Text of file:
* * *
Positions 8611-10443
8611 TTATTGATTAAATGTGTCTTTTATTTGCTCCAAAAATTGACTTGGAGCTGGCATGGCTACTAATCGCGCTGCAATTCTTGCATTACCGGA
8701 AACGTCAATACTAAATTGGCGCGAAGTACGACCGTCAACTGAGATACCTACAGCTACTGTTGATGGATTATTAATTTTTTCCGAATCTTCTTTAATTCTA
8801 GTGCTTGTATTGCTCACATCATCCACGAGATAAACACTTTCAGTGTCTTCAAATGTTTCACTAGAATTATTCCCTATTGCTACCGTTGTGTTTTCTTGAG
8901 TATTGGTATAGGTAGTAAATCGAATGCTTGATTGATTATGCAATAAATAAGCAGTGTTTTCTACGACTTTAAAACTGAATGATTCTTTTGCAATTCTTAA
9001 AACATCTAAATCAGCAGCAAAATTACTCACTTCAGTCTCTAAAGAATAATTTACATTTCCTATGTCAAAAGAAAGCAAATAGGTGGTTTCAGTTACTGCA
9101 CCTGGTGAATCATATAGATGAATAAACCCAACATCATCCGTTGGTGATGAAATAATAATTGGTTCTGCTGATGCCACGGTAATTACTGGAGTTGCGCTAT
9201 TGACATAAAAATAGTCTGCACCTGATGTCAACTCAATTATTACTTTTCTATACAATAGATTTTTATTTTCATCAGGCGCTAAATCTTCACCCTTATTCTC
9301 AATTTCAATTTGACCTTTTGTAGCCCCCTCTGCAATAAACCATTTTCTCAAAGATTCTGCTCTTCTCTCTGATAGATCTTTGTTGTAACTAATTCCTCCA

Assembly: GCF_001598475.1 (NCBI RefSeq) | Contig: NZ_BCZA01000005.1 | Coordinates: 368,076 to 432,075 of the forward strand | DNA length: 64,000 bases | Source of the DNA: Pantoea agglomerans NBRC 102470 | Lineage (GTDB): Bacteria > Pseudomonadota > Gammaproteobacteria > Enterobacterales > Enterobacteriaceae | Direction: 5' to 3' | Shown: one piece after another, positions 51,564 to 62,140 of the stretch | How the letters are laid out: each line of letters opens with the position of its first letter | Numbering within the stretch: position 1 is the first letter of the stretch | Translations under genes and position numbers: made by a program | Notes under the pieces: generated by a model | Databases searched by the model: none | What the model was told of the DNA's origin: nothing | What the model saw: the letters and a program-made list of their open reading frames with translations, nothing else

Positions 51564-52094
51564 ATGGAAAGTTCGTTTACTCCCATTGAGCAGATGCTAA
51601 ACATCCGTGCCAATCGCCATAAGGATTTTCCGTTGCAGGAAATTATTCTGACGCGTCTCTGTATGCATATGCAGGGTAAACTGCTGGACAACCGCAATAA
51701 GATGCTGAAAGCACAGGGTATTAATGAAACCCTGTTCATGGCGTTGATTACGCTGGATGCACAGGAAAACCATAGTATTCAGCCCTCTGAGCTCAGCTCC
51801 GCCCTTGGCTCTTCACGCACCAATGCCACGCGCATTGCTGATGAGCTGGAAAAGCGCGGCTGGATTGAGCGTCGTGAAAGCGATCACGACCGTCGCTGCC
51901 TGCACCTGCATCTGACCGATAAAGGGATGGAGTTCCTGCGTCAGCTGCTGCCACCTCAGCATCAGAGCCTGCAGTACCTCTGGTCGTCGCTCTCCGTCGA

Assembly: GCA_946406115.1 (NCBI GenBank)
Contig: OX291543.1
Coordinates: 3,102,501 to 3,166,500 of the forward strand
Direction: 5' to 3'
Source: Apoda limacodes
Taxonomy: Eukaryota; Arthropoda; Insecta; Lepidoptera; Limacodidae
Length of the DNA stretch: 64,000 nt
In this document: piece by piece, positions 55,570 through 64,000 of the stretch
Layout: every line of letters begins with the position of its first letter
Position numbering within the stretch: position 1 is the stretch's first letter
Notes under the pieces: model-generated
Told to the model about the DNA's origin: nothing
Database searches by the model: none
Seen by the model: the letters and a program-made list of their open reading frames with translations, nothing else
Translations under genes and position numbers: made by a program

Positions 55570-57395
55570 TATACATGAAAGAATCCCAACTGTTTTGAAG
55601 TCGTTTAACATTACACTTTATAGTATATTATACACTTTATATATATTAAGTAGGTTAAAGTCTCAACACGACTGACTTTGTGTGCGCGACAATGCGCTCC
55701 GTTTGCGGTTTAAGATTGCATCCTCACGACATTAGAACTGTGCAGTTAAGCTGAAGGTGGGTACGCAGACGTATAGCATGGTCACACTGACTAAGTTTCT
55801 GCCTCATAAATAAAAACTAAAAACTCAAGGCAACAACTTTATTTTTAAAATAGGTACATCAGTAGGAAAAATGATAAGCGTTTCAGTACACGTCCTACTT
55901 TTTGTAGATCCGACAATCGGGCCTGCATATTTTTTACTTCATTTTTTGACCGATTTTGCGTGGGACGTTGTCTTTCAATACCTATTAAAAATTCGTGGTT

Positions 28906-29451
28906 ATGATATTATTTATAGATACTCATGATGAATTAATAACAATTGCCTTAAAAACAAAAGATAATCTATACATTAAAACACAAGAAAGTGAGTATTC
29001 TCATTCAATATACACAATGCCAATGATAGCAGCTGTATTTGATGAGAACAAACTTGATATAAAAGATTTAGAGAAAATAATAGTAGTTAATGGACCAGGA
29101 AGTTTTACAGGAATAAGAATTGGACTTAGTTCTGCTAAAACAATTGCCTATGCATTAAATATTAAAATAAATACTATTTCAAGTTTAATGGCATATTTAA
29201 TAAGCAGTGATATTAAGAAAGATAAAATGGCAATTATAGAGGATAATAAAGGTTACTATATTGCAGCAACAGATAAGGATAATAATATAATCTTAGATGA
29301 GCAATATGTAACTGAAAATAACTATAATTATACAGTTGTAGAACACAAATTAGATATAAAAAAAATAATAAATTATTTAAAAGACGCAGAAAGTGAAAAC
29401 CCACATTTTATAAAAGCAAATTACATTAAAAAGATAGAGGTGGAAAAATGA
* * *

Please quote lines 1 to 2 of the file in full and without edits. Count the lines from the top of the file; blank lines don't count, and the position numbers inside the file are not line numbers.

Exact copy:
Positions 8611-10443
8611 TTATTGATTAAATGTGTCTTTTATTTGCTCCAAAAATTGACTTGGAGCTGGCATGGCTACTAATCGCGCTGCAATTCTTGCATTACCGGA